Writers should never issue spoiler alerts, but here goes: series four of Poldark is the political season – although, actually, that’s an over simplification. There has been a political thread running through every series, just as there is in Winston Graham’s books. The beauty of the novels is that they’re impeccably researched, so the political details add texture and authenticity to the hero’s journey without ever making it feel dull or worthy.
Period dramas can sometimes feel prettified or sanitised but we wanted the Poldark stories to feel as relevant as contemporary ones. We aimed, for instance, to make the struggles of Ross and his shareholders in the copper-smelting co-operative, or the sometimes impenetrable politics of the 18th century, the stuff of life and death.
Underpinning all of this is Ross’s fundamental character – he might not declare that he’s on a mission to make life better for ordinary people, but his actions demonstrate that intent. And in series four, he’s taking it to the next level and heading to London to become an MP.
Why London? The books shine a light on inequality, fairness, the “haves” and the “have nots” – and the determination of the “haves” to keep the wealth to themselves! So far this has been a local issue, largely confined to the Cornwall district around Truro.
In series one, we had a scene in which Demelza told Ross: “You cannot fight all the world, you can only make your small corner a fairer place.” By the end of series three, Ross has begun to realise that this is not enough. If he wants to effect sweeping changes – for example, securing a fixed price for grain so that workers are not exploited by poor harvests and food shortages – he can’t do that within the confines of Truro. He has to go where he can make a bigger difference – and that is in Parliament.
He’s not quite the Jeremy Corbyn of his time – although as the French Revolution is part of our backdrop it’s clear his own sympathies are with the common man. He’s frequently called a Jacobin, and is assumed to be a sympathiser with the French Revolution, which is only partly true. He deplores bloodshed and terror but he absolutely signs up for Liberty, Equality and Fraternity. At heart he’s simply a man with a little common decency, who hates to see people struggle while others prosper, and tries to redress the balance.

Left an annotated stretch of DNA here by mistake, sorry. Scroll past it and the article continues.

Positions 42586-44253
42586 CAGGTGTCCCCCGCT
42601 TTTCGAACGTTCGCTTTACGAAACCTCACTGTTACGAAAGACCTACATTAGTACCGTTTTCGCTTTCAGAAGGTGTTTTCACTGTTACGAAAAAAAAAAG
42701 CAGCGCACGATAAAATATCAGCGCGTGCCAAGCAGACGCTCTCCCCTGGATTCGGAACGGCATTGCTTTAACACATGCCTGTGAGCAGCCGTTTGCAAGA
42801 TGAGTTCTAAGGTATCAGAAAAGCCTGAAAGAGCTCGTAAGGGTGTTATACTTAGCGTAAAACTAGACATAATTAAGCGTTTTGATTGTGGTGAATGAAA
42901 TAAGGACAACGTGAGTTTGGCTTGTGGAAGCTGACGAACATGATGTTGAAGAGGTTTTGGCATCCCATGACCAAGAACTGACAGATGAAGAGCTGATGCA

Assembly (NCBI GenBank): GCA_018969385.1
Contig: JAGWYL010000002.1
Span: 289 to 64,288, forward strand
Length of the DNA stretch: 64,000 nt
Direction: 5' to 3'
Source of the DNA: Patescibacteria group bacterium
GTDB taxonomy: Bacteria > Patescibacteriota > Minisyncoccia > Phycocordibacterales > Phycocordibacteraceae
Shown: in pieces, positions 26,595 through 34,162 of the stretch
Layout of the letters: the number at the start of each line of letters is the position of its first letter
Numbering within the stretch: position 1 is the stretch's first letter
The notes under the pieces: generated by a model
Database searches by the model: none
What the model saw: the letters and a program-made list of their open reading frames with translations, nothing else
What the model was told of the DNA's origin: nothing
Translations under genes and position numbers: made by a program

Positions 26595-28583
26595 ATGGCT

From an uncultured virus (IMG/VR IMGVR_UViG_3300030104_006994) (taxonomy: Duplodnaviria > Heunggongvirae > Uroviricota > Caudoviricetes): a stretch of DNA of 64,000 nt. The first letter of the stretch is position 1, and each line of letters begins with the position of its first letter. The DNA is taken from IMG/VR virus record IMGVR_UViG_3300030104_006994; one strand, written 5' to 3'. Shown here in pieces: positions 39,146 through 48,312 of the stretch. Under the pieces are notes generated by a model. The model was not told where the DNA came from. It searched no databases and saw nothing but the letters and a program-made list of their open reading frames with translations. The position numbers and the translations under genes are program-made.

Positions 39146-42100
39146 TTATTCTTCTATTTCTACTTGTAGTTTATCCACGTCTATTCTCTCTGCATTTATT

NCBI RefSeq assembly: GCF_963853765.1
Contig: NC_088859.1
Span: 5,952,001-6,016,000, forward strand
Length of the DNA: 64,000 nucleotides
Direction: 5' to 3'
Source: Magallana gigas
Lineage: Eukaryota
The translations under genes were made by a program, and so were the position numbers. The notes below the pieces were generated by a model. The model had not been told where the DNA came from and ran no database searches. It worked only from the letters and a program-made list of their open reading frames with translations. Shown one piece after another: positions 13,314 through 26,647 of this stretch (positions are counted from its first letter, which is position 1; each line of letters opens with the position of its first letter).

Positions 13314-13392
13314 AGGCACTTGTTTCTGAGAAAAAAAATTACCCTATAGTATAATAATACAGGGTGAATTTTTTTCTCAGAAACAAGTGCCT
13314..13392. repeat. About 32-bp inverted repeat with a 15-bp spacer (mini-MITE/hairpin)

It’s often overlooked that there was a fear during the late 1790s that there might be an English Revolution, following the examples of the American and the French. England was at war with France, there were disastrous harvests, massive food shortages and mounting discontent about the gulf between rich and poor. Prime Minister William Pitt introduced punitive measures to suppress dissent, trade unions, political gatherings and societies – measures that came dangerously close to provoking the very revolution they were designed to prevent.
Ross himself returned from the American War of Independence in series one, and though he fought for the British army it’s clear he had some sympathies with the aims and aspirations of the nation he was fighting against. Certainly, throughout the first three series he is a thorn in the side of the greedy bankers and the wealthy industrialists who place profit ahead of the welfare of their workers.